By Cornelia Dean
What we don’t be aware of can damage us—and does so on a daily basis. weather swap, healthiness care coverage, guns of mass destruction, an getting older infrastructure, stem mobilephone examine, endangered species, house exploration—all impact our lives as voters and humans in useful and profound methods. yet except we comprehend the technological know-how at the back of those concerns, we can't make average decisions—and worse, we're at risk of propaganda cloaked in medical rhetoric.
To exhibit the proof, this booklet indicates, scientists needs to take a extra lively position in making their paintings obtainable to the media, and therefore to the general public. In Am I Making Myself Clear? Cornelia Dean, a distinct technology editor and reporter, urges scientists to beat their institutional reticence and enable their voices be heard past the discussion board of scholarly book. through providing beneficial tricks for making improvements to their interactions with policymakers, the general public, and her fellow reporters, Dean goals to alter the angle of scientists who scorn the mass media as an area the place vital paintings is just too frequently misrepresented or hyped. much more very important, she seeks to persuade them of the price and urgency of speaking to the general public.
Am I Making Myself Clear? indicates scientists tips to communicate to the general public, deal with the media, and describe their paintings to a lay viewers on paper, on-line, and over the airwaves. it's a booklet that may increase the tone and content material of discussion over serious concerns and may serve the pursuits of technological know-how and society.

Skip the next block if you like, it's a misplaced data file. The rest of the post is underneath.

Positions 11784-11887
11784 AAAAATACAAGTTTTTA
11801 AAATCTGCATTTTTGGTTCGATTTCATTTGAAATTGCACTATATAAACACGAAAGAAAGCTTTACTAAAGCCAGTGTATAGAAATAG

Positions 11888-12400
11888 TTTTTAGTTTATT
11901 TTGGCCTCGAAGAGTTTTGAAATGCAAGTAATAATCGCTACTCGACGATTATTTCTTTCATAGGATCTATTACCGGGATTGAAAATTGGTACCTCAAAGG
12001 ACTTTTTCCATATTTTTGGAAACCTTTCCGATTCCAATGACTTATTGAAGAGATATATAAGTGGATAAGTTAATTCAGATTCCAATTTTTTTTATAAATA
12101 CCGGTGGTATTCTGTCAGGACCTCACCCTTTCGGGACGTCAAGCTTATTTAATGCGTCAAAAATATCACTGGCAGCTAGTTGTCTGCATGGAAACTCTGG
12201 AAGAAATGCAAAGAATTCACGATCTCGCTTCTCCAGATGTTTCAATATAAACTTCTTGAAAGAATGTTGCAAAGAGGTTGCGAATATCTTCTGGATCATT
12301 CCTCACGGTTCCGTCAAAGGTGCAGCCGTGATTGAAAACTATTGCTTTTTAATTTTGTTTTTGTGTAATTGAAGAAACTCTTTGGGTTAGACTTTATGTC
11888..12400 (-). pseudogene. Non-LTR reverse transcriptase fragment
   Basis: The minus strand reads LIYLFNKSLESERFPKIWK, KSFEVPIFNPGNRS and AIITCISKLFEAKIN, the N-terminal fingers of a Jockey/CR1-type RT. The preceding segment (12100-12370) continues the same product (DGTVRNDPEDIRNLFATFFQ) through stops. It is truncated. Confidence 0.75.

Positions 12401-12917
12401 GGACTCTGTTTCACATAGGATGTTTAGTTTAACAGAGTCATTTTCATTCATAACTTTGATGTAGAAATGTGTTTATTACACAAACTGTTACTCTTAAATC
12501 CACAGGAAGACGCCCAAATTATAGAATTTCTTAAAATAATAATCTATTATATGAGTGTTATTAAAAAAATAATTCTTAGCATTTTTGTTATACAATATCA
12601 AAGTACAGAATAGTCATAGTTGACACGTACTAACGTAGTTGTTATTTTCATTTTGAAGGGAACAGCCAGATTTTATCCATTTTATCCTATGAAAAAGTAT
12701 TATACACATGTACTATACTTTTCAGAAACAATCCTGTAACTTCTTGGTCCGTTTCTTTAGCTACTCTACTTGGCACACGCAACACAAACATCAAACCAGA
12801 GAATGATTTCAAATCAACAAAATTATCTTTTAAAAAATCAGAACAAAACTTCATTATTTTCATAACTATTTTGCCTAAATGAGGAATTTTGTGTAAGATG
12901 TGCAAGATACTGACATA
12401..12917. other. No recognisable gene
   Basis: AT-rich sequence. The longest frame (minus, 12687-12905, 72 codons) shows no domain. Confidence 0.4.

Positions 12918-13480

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Extra info for Am I Making Myself Clear?: A Scientist's Guide to Talking to the Public
But I am criticized for it. ” The point is, debate and disagreement are hallmarks of science, especially in arenas where science and policy intersect. Journalists will be hard-pressed to tell the good idea from the specious. And when we journalists are unable (or unwilling) to judge for ourselves, we often fall back on he-said-she-said reporting. In effect, we turn the whole question over to our readers (or listeners or viewers), who probably have even less basis for judgment than we do. ” Sometimes the consensus is wrong, sometimes spectacularly wrong.
Know your audience In my view, it is this ignorance of how research is done, as much as ignorance of scientiﬁc or technical facts, that leads so many Americans to embrace creationism, astrology, and UFOs. Statistics on this point vary according to how questions are asked, but the National Science Foundation, in its 2008 survey of attitudes toward and knowledge of science, found that a minority of Americans—about 45 percent—accept the theory of evolution, a percentage that has held more or less steady for years.
A few offered examples of researchers who talked to reporters about their work only to ﬁnd it wildly hyped in print. “Instead of being able to take simple pride in the article, the scientist is embarrassed his name appears at all,” one researcher wrote about a colleague’s bad experience with the press. Another wrote that while “quackulent quotations . . 40 covering science are a dime a dozen” the real problem is that journalists do not report the real research enterprise at all. “Very, very rarely are there articles saying ‘yet another stunningly complicated and boring experiment conﬁrmed, yet again, something that everyone in the ﬁeld has accepted for three decades,’” he wrote, yet science advances “not because of one piece of evidence or another, and certainly not because of one news article, but because of an avalanche of evidence; an argument or hypothesis survives a test, and then another, and again, and again.